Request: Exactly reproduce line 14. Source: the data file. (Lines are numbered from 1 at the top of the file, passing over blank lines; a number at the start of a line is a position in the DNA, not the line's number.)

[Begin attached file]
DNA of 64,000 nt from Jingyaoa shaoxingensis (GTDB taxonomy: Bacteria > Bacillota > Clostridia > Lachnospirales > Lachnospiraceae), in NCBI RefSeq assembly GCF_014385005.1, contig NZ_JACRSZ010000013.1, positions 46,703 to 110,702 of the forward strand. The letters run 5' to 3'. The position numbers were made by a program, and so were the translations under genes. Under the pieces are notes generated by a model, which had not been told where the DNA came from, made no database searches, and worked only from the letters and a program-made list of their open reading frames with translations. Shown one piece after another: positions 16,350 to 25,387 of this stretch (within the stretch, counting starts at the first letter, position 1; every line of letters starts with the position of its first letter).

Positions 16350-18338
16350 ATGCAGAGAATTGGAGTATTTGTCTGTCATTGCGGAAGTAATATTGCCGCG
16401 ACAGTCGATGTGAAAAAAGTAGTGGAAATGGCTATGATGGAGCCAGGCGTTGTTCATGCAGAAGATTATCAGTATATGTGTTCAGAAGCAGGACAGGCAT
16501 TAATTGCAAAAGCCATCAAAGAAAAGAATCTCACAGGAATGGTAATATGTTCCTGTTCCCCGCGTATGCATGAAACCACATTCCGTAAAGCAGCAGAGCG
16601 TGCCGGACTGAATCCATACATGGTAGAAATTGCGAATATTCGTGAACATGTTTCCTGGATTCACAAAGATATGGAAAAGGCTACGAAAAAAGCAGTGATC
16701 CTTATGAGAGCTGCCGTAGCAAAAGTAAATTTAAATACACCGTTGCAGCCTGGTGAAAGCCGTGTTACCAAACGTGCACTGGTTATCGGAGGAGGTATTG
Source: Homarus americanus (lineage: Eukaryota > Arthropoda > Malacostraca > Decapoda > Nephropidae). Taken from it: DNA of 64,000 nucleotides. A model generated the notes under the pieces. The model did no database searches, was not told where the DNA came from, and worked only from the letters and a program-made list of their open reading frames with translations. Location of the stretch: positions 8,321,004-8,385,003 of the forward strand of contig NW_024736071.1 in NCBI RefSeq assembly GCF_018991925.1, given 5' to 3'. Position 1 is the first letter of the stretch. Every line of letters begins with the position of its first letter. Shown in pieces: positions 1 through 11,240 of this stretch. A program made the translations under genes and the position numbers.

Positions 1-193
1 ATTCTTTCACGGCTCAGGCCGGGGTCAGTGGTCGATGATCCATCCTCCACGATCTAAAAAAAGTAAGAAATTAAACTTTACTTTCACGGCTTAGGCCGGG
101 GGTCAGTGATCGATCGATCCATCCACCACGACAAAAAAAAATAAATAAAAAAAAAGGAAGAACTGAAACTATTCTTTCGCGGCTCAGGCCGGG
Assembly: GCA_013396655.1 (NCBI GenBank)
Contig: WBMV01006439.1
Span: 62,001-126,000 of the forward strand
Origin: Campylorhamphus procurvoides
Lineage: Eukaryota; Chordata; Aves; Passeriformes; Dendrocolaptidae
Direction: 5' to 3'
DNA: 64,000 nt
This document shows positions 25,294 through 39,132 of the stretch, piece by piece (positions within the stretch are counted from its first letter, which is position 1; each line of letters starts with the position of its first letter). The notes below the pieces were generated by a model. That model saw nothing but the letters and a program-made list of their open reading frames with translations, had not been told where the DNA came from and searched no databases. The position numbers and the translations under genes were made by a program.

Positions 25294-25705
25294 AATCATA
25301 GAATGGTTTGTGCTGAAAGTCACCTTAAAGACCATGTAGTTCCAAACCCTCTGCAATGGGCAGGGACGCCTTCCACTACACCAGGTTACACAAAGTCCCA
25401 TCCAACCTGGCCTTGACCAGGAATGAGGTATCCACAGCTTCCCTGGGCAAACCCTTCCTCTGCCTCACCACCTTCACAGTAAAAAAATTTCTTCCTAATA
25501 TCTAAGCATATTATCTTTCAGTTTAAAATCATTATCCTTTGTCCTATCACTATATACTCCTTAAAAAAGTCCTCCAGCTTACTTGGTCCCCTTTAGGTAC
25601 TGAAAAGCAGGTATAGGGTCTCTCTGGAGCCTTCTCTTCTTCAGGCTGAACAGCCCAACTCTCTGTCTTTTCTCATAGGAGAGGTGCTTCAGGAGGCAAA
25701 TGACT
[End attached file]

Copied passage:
Span: 62,001-126,000 of the forward strand